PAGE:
almost 3 years ago • 1 min
Over the past decade or so, US stocks have risen much faster than those elsewhere, tech stocks have beaten more traditional sectors, and the biggest companies have done better than the smallest.
As money manager Richard Bernstein Advisors (RBA) points out in a recent report, this means many investors’ portfolios have become “heavily skewed” towards these three areas.
The chart above shows how the weighting of tech-related stocks has climbed in the S&P 500 index, at the expense of the “deep cyclicals” – the energy, financial, industrial, and materials sectors – and the “defensives” in consumer staples, health care, real estate, and utilities.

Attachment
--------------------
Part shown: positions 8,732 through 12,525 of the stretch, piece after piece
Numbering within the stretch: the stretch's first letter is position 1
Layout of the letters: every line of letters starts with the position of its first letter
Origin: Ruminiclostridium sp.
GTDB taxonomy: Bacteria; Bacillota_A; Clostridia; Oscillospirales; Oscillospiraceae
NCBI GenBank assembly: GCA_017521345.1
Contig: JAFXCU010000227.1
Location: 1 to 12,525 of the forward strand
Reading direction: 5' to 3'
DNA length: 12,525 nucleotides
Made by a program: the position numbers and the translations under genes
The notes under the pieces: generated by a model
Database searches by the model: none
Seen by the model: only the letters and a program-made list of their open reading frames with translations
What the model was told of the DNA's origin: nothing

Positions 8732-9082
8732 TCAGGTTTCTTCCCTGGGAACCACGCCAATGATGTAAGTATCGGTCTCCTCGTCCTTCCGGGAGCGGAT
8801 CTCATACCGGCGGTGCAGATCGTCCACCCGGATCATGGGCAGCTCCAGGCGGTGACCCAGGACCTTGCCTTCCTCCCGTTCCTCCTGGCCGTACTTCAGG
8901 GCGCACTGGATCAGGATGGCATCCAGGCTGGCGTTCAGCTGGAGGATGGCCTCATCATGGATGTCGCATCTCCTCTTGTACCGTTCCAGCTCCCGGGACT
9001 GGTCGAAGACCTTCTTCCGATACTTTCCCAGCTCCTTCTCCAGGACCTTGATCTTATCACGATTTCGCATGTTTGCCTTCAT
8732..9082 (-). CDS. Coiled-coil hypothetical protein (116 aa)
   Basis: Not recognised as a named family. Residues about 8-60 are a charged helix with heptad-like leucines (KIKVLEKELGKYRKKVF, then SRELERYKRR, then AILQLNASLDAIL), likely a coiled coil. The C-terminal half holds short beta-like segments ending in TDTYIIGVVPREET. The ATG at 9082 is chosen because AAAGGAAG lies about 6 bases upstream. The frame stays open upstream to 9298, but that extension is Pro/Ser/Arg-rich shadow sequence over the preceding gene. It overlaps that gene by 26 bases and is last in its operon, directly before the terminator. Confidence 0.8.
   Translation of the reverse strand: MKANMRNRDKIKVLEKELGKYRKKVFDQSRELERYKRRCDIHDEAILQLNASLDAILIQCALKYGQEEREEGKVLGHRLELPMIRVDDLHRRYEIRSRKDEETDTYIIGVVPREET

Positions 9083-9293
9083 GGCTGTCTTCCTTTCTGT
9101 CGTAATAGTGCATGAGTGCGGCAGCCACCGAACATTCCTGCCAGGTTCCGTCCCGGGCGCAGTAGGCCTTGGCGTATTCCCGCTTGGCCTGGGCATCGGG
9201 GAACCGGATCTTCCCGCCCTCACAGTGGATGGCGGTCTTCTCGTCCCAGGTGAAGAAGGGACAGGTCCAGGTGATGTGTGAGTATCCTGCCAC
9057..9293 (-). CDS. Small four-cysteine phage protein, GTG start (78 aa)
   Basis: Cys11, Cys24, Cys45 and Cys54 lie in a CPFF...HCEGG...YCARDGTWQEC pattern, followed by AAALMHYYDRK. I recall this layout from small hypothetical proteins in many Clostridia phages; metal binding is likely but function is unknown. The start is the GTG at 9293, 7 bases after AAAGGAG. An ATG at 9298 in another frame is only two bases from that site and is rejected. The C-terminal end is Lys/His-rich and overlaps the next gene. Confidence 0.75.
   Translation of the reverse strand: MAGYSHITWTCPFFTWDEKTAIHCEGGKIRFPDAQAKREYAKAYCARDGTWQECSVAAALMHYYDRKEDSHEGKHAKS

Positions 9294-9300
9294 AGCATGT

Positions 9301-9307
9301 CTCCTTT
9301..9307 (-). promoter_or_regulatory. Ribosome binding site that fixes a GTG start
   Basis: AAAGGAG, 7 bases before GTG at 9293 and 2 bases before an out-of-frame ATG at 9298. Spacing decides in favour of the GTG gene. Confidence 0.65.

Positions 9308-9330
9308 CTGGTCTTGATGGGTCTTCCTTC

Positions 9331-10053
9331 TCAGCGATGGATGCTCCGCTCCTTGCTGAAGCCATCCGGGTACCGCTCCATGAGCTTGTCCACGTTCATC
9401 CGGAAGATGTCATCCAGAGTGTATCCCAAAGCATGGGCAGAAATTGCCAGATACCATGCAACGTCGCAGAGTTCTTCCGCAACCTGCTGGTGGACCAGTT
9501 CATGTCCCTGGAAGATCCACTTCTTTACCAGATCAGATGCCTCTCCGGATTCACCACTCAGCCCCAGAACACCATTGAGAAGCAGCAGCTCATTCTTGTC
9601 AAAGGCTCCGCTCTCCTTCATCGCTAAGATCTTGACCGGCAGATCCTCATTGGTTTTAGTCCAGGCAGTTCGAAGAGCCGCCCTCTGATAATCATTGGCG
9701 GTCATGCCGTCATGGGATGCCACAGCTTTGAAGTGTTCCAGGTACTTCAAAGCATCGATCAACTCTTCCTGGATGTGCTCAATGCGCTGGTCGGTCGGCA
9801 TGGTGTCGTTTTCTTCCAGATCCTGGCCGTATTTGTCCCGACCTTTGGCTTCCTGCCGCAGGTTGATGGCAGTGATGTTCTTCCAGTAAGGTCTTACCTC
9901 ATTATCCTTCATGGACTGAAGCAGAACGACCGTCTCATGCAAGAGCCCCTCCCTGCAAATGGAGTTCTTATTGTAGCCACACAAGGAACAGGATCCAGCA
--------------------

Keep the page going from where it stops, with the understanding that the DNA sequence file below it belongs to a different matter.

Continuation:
The charts below show how US stocks now make up 57% of the MSCI All-Country World Index – approaching the levels of the dot-com bubble – and how the biggest 200 stocks account for 67% of the overall US market.
Even if you haven’t actively participated in these rotations, if you passively invest in stocks via broad exchange traded funds (ETFs) your portfolio will have followed anyway. And RBA warns that these trends may reverse at some point.
“History suggests that positioning for the next decade may require some proactive rebalancing,” RBA reckons. “The more elevated investor sentiment and market valuations get, the more it seems reasonable to avoid the most crowded and expensive parts of the market.”
In other words, consider selling the past decade’s winners in order to shift money into the losers.
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